Sun Weishi was also a talented actor and appeared in many of his own productions. His performances were renowned for their energy, humor, and authenticity. Alongside acting, he worked as a theatrical producer, bringing many successful productions to the stage.
Sun Weishi's dedication to theatre and the arts made him a beloved figure in China, and his legacy continues to inspire new generations of artists. His contributions to Chinese theatre helped to shape the contemporary cultural landscape and promote the arts as an integral part of Chinese life. He passed away in 1968 in Beijing at the age of 53.
In addition to his contributions to Chinese theatre, Sun Weishi was also active in the film industry. He acted in several films and was a screenwriter for the 1956 film "Sunrise". Sun Weishi was also involved in politics and was a member of the Chinese Communist Party. He served as a member of the National People's Congress from 1954 to 1968. Despite his political affiliations, Sun Weishi remained committed to his artistic pursuits and continued to produce groundbreaking works throughout his life. He was a true pioneer in Chinese theatre and his enduring impact on the arts is widely celebrated.
Read more about Sun Weishi on Wikipedia »
Mo Furu (April 5, 2015 Gaozhou-April 5, 1969) was a Chinese soldier.
Mo Furu was known for his service during the Chinese Civil War and the Korean War. He was a member of the People's Liberation Army and fought for the Communist forces. During the Korean War, Mo Furu was a commander in the 81st Army Division and played a pivotal role in several battles. He was known for his bravery and was awarded numerous honors for his service. After the wars, Mo Furu continued to serve in the army and rose through the ranks, eventually becoming a general. He passed away in 1969 at the age of 46.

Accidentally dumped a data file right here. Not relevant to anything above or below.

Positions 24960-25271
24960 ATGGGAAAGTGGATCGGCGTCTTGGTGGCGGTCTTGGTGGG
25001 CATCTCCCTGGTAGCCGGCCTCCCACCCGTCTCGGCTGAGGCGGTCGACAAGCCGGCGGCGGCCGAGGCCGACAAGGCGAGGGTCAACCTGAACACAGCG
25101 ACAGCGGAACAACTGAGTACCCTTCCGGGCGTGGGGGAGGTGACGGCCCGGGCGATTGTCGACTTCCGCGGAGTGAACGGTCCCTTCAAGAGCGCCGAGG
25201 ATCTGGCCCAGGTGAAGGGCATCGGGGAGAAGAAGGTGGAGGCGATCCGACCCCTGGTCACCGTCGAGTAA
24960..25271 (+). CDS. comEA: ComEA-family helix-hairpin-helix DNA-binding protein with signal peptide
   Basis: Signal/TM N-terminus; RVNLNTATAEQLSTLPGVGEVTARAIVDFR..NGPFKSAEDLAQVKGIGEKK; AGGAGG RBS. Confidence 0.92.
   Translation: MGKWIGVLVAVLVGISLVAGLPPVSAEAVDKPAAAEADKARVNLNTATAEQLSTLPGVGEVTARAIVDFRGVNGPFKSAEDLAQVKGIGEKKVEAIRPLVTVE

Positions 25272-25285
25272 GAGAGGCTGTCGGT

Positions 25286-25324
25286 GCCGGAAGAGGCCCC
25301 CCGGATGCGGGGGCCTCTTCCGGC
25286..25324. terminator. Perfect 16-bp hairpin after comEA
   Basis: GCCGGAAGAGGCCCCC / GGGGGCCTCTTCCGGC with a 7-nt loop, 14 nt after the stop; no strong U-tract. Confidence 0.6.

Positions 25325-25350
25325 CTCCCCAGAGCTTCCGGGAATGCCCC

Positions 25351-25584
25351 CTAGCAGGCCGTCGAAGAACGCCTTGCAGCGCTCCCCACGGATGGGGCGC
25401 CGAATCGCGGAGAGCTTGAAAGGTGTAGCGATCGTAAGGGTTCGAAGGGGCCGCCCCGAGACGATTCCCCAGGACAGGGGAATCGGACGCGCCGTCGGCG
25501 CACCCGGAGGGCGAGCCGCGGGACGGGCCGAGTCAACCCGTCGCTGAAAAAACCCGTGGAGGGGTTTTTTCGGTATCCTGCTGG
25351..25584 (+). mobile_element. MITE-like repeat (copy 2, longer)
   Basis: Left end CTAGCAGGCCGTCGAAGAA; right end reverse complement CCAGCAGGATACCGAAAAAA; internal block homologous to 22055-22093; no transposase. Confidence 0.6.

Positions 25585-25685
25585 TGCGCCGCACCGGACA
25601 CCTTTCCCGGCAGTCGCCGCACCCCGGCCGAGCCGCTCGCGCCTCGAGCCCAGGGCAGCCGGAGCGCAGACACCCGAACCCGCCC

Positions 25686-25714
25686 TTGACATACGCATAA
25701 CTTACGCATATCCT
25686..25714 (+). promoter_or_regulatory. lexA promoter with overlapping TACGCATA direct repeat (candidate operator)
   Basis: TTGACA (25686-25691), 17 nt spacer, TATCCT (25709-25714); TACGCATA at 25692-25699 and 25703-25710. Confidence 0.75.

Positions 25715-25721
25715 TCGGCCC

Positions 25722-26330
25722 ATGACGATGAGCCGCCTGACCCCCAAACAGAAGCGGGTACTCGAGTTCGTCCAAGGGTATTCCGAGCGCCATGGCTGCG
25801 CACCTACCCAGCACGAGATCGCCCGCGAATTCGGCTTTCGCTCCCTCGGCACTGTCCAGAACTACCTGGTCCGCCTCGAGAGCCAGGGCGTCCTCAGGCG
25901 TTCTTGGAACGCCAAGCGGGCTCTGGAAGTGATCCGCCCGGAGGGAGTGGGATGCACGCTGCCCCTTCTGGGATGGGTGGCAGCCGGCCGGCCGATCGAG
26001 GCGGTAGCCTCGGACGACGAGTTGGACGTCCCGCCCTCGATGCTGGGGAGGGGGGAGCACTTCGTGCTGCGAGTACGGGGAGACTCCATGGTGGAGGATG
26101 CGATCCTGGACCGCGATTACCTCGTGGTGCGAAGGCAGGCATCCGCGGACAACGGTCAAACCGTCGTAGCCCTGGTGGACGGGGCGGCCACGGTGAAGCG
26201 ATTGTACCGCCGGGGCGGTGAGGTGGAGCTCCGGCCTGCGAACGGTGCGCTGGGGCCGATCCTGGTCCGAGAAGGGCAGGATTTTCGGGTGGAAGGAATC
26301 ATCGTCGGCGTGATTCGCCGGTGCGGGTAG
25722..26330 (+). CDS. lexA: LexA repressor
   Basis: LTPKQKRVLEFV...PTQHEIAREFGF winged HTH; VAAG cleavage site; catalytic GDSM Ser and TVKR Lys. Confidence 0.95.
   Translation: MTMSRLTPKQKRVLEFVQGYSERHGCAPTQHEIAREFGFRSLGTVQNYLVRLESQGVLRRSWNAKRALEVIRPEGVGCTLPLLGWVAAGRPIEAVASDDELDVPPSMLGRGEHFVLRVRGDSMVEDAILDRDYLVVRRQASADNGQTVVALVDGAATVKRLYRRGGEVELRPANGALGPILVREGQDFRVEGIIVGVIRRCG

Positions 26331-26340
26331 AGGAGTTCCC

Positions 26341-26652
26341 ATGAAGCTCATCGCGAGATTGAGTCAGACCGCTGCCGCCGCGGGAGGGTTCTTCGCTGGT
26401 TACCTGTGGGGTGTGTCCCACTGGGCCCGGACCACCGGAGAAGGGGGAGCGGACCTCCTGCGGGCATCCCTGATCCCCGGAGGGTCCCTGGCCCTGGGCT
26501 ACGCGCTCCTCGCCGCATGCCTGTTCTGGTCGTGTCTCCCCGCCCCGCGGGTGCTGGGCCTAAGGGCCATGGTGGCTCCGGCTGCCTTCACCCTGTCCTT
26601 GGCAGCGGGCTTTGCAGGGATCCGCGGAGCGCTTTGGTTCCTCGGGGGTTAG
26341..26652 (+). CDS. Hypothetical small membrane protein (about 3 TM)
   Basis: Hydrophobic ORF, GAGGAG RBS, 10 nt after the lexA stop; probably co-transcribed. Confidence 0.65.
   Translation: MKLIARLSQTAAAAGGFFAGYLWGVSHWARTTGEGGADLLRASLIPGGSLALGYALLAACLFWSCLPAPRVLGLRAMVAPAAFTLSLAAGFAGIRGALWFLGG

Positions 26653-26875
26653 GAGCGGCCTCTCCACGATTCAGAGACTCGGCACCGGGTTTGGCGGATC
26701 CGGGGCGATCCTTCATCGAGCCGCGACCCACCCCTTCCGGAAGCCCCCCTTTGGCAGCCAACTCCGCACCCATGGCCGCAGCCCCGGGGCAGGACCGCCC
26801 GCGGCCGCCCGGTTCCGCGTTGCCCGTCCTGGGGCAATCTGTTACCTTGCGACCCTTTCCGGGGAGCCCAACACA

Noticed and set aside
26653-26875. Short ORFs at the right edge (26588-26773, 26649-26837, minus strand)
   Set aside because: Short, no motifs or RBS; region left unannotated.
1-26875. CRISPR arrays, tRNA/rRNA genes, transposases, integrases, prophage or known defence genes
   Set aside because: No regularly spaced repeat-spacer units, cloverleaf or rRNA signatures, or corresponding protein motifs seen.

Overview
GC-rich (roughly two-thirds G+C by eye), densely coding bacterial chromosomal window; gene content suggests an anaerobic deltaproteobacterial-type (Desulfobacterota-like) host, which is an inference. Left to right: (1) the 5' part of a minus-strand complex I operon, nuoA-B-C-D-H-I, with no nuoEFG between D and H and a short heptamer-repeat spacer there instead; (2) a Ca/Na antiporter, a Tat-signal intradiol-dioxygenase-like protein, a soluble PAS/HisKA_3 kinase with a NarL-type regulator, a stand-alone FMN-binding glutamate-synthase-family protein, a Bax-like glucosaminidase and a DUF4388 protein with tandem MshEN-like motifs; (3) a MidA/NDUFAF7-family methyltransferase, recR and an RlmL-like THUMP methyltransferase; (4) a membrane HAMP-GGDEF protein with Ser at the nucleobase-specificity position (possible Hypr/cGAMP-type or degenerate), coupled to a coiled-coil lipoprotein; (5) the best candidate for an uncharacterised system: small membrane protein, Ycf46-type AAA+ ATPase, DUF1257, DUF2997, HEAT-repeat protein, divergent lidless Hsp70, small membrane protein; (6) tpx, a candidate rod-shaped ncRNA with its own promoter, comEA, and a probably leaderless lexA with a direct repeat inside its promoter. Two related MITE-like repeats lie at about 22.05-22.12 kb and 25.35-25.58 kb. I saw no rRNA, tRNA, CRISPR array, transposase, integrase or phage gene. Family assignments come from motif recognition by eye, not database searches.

Mo Furu was born on April 5, 1923 in Gaozhou, Guangdong province, China. He joined the army at the age of 19 and quickly rose through the ranks due to his exceptional military skills and bravery. During the Chinese Civil War, he fought against the Nationalist forces under Chiang Kai-shek and played a key role in several battles in southern China.
Mo Furu's combat experiences during the Chinese Civil War were invaluable in preparing him for the Korean War. He was a commander in the 81st Army Division, which was sent to North Korea to fight against the United Nations forces. Mo Furu played a pivotal role in several battles, including the Battle of the Imjin River in April 1951, where he led his troops to a crucial victory over the British Commonwealth forces.
After the Korean War, Mo Furu continued to serve in the army and was eventually promoted to the rank of general. He was known for being a strict but fair leader, and his soldiers respected him greatly. He was also a mentor to many young officers who later became influential leaders in the Chinese military.
In addition to his military achievements, Mo Furu was an accomplished writer and poet. His works were characterized by their patriotic themes and his deep love for China.
Mo Furu passed away on April 5, 1969, on his 46th birthday. He was posthumously awarded numerous honors, including the Order of Bayi and the Order of Independence and Freedom. His legacy lives on as a symbol of Chinese military heroism and patriotism.
Read more about Mo Furu on Wikipedia »